I often get calls from individuals or couples who find themselves coming into a windfall of some sort, b”H. Although we all dream of winning the lottery, such sudden wealth is more likely the result of an inheritance, a retirement package, or a lucky investment. Whatever the source of the mazal, these people are in a position they were never in before. While many people are quite sure that an influx of money would solve all their problems, it is not that simple. The newly rich are often unprepared to take on the challenge of managing their money. In their haste to do something, they can make serious errors that result in unfortunate losses. Money management must be learned, and it is crucial to surround oneself with an experienced and trusted financial team.
Baltimore is a town where the entire Jewish community is truly generous in its tzedaka and ma’aser giving. But, while it’s easy to write a check or drop a quarter into a pushka, deciding how much and to whom to give one’s tzedaka dollars is complex.
Many of us know the general priorities. Causes like pidyun shevuyim (rescuing a captive) and the needs of the yesomim (orphans), almanos (widows), and the aniyim (poor) of one’s own town take precedence. After that, one should give to worthy local mosdos (institutions) in need, and then to Eretz Yisrael. Building a mikvah is the first priority in a new community. Expressions of hakaras hatov (gratitude) in the form of donations to an out-of-town Bais Yaakov or yeshiva that one attended may also rank high.
We all know that lending fellow Jews money is a great mitzva, and the Jews of Baltimore are indeed generous when approached for a loan. Moreover, it is not only the rich who are fulfilling this mitzva; those of limited means often lend to friends and family as well. Unfortunately, fewer people know of the other aspect of this mitzva: You do not have to lend to someone who does not have a credible way to repay the loan. In fact, such a person is not allowed to borrow the money.
I have recently become aware of the extent of borrowing and lending going on in our community, because many of the lenders have been unable to collect. This sad fact leads me to the purpose of this article and some advice: If someone requests that you lend them money, use extreme caution!
Last month, in part one of this article about the fundamentals of personal finance, I covered the importance of gathering a team of financial advisors, teaching children how to handle money, preparing for a parnassa and marriage, student loans, avoiding credit card debt, the importance of insurance, and what to look for in a job. Here I will cover more topics of interest.
I want to reiterate the basic attitude we Orthodox Jews should have towards money. It is that parnassa is truly a gift from Hashem, for which we daven every day. No matter what our financial position – barely holding on or blessed with largesse – we must always recognize that it is Hashem’s money with which we have been entrusted; our job is to manage it properly. Our job is to be same’ach bechelko, happy with our lot, and do our hishtadlus, our best efforts, to support ourselves and our family.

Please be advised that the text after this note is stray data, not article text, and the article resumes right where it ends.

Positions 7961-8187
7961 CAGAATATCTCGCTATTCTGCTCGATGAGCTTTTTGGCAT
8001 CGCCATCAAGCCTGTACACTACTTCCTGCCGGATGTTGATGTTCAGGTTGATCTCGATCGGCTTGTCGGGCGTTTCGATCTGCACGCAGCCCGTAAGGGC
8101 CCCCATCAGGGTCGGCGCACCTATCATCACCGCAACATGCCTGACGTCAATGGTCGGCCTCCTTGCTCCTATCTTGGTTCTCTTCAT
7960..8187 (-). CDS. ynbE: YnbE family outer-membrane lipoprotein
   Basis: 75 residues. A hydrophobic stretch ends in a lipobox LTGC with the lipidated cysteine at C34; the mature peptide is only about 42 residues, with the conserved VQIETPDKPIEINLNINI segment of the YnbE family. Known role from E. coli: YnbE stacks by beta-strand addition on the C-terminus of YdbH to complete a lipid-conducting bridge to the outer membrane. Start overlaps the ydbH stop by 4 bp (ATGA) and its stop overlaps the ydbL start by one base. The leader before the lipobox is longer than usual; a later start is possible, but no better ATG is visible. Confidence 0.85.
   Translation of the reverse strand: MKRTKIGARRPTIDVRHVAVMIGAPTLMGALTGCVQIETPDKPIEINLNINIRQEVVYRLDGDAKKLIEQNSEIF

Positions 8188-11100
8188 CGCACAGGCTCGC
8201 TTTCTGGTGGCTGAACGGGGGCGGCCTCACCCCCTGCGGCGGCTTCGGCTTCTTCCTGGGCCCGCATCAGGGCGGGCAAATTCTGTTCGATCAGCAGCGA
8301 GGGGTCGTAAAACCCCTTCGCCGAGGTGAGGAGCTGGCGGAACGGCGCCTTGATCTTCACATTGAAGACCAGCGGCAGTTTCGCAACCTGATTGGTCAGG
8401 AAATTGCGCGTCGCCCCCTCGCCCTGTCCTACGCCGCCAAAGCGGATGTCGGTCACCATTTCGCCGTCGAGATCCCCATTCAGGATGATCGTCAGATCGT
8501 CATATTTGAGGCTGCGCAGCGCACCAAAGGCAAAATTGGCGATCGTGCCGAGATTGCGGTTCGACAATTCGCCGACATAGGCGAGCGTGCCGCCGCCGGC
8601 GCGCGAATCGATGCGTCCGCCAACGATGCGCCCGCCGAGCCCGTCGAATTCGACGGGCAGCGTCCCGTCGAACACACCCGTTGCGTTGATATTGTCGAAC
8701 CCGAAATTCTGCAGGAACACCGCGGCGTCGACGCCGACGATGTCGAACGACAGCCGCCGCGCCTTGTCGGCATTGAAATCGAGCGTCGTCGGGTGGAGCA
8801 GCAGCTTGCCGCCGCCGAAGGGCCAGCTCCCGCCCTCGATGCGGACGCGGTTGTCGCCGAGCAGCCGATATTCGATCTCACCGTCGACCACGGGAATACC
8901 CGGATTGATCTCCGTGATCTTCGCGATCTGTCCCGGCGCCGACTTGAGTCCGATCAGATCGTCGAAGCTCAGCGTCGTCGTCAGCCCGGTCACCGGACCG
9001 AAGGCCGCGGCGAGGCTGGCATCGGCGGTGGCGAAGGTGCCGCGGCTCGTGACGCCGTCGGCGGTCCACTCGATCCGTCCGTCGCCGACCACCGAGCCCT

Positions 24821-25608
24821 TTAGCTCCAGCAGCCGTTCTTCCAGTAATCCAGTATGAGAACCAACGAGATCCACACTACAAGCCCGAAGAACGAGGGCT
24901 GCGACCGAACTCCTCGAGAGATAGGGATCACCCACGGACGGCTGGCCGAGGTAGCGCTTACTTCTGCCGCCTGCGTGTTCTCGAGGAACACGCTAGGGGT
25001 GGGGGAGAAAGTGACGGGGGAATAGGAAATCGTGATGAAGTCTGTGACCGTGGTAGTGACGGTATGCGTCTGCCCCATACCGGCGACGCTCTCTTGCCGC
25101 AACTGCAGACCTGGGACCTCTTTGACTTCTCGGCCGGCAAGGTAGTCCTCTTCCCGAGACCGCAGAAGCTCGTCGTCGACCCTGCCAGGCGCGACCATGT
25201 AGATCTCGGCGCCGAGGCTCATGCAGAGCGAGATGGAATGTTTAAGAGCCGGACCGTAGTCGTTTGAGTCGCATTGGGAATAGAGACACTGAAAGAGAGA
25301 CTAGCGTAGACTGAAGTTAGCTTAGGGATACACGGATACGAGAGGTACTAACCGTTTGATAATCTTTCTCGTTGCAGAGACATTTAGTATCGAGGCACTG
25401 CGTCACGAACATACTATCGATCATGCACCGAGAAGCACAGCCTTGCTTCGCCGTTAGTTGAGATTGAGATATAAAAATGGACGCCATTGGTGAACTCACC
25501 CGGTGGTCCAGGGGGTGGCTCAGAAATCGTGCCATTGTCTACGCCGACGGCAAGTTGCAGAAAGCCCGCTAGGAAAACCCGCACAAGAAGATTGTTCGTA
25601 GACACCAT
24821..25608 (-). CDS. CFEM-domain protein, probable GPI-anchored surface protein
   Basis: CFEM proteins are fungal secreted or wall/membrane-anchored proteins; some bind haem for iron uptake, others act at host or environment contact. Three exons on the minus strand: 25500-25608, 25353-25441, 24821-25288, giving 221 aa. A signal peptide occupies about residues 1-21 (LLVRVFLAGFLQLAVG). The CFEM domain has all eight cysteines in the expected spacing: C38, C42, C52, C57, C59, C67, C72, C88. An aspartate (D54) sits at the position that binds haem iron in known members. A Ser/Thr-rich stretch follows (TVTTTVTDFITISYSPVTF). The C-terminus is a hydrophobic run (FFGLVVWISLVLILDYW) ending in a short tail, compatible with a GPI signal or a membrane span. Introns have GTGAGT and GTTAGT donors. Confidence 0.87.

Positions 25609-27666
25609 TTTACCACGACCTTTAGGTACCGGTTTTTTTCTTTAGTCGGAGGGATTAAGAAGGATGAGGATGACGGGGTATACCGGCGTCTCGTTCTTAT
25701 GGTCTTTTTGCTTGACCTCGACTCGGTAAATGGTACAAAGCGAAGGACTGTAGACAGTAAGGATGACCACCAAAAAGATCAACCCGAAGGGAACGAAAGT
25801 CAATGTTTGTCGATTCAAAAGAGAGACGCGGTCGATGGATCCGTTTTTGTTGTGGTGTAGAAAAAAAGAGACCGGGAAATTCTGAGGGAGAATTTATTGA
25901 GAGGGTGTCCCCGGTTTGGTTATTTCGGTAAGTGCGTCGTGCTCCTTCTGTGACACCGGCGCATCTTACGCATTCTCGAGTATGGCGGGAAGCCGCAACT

Parnassa is truly a gift from Hashem. Each morning, in Ashrei, we recite, “posai’ach es yaodecha – You open Your hand to satisfy all the living.” In Shemoneh Esrei, we ask Hashem to “satisfy us from Your bounty.” On motza’ei Shabbos, we ask Hashem for dew from Heaven to give us the fatness of the earth and plenty of corn and wine. We ask for parnassa in Avinu Malkeinu, as well as in the blessing on Rosh Chodesh, the new month. In the bentshing, too, we thank Hashem for our bread, while asking for sustenance, blessing, and success.
No matter what our financial position – barely holding on or blessed with largesse – we must always recognize that it is Hashem’s money with which we are entrusted, given to us to manage properly. We must be same’ach bechelko, happy with our lot, and do our hishtadlus, make our best efforts, to support ourselves and our family. That includes crafting a sound financial plan.
Once a Pikesville country club, now a yeshiva campus, the Bais HaMedrash and Mesivta of Baltimore is a jewel of Torah learning – and the pride and joy of its founder and Rosh Yeshiva, Harav Zvi Dov Slanger. I recently visited the yeshiva on a weeknight and witnessed over 135 bachurim packing the beis medrash and learning with tremendous enthusiasm. This room filled with a chorus of Torah learning is the fulfillment of Rav Slanger’s dream and the crescendo of his Torah life.
The journey to this accomplishment starts with a young Hungarian Holocaust survivor who, this year, celebrates the momentous 70-year anniversary since his release from the notorious Bergen-Belsen concentration camp at a commemorative seudas hoda’ah, (festive thanksgiving banquet) on the 21st of Kislev. In preparation for this event, Devorah Klein told Rabbi Slanger’s life story in last month’s issue, from his birth in Budapest to his incarceration in Bergen-Belsen to his arrival in Baltimore. We continue with a detailed account of his years in Baltimore.